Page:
Advertisement

European Union reaches deal to make it easier for countries to jointly buy weapons

A flag of the European Union flies on the Acropolis Hill, across the Parthenon, in Athens, Greece, on June 22, 2018. Two branches of the EU passed a new law to make it easier for members to make joint weapons purchases. File Photo by Orestis Panagiotou/EPA-EFE
A flag of the European Union flies on the Acropolis Hill, across the Parthenon, in Athens, Greece, on June 22, 2018. Two branches of the EU passed a new law to make it easier for members to make joint weapons purchases. File Photo by Orestis Panagiotou/EPA-EFE

June 28 (UPI) -- Two branches of the European Union agreed late Tuesday to a plan to smooth out the path that will allow member states to purchase military weapons together more easily.

The European Parliament and European Council reached a deal on new rules to incentivize members to make defense product purchases together to support its defense industry.

Advertisement

In a time when the multi-member organization is keeping a weary eye on Russia's invasion of Ukraine while offering military support to Kyiv, the deal to swiftly make joint defense purchases has taken on a new urgency.

The legislation will allow groups of at least three countries to jointly procure defense materiel and get some of the money back from the EU budget. There will be some restrictions to ensure foreign contractors outside the EU aren't overly benefiting from the arrangement.

"If Russia's brutal war against Ukraine taught us one thing, it is that we are not prepared to defend ourselves," Michael Gahler, of the EU's foreign affairs committee, said in a statement. "We can no longer afford to ignore that and we need to remedy that situation together as we should have done already much earlier."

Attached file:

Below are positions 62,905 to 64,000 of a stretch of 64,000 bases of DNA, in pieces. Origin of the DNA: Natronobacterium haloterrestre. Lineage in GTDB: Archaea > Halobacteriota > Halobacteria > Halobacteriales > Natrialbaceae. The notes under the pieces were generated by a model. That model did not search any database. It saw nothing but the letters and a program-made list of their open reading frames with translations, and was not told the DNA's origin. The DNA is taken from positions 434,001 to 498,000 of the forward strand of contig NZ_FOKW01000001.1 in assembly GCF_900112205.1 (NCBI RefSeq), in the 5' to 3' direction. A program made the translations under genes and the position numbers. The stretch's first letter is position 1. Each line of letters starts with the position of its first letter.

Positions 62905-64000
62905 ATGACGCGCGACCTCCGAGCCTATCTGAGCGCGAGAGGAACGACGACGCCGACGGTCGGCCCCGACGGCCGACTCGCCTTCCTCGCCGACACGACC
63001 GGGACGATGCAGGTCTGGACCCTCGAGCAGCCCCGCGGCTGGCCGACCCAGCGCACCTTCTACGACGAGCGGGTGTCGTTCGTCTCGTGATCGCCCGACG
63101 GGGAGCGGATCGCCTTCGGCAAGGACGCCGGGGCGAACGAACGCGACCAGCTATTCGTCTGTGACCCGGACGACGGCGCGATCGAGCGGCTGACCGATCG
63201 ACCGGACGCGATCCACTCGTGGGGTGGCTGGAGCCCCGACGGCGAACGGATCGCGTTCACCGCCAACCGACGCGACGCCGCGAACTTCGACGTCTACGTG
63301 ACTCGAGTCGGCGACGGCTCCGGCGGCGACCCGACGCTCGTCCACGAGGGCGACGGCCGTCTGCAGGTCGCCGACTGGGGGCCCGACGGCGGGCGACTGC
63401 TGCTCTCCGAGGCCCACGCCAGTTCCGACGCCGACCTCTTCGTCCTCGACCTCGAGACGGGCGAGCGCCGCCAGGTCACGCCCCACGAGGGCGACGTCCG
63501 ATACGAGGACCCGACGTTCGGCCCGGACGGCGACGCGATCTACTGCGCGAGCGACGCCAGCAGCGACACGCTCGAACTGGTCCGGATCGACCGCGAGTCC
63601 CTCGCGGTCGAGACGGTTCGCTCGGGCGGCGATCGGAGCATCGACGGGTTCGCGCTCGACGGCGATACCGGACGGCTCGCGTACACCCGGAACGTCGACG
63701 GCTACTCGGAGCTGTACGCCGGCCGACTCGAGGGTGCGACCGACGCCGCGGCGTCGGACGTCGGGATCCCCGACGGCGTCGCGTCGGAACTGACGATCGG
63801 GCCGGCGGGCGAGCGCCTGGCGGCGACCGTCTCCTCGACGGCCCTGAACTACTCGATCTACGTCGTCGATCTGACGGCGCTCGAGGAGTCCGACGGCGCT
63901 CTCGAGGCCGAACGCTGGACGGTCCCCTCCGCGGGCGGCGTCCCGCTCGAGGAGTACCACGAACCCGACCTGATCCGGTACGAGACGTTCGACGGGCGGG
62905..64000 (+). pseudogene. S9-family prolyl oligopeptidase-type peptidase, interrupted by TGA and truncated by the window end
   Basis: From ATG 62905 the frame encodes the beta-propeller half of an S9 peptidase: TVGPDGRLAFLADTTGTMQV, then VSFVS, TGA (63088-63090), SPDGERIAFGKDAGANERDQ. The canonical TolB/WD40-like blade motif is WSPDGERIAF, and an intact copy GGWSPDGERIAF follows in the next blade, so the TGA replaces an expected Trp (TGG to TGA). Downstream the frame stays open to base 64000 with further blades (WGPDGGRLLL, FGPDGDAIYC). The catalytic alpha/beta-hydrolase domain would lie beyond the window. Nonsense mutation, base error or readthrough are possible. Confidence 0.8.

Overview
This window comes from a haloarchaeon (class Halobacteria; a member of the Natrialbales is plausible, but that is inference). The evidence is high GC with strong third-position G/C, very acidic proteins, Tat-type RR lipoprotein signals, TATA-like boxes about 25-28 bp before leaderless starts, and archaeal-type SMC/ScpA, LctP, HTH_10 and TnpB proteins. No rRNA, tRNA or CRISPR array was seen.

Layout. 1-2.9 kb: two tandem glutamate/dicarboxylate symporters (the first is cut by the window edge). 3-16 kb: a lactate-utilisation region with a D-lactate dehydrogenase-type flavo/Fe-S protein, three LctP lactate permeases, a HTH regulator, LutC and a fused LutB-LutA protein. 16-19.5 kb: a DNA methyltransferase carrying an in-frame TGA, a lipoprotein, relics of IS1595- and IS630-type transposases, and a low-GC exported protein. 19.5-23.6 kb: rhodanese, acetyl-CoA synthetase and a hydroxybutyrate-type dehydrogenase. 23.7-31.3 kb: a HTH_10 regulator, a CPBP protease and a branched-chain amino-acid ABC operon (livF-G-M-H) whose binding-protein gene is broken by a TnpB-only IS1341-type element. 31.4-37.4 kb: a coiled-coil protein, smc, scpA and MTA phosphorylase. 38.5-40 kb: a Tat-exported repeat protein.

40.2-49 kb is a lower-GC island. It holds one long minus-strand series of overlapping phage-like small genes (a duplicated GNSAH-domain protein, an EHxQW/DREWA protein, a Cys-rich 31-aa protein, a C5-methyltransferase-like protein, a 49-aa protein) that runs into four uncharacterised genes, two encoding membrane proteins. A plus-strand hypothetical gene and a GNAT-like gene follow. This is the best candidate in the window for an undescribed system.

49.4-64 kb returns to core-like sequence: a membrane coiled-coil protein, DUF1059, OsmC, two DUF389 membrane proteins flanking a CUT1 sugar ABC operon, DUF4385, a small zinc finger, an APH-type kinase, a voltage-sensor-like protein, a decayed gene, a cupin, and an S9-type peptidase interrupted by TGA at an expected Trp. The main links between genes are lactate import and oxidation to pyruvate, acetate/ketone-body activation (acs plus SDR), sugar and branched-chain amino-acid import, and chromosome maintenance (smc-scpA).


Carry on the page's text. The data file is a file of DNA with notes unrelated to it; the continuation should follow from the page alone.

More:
Advertisement

European Parliament and European Council negotiators agreed on a budget of nearly $328 million to finance the implementation of the plan. The European Union will contribute up to 20% to each purchase of the estimated value of the common procurement contract.

"We reached a reasonable compromise on this important file. The EP managed to achieve its main objectives, including securing a higher budget for the instrument, while preserving the financing of the equally important Act in Support of Ammunition Production," Zdzislaw Krasnodebski, of the EU's Industry, Research and Energy Committee, said.

"Such outcome guarantees that both programs will ultimately meet the expectations attached to them in the difficult geopolitical circumstances we are currently facing."

Latest Headlines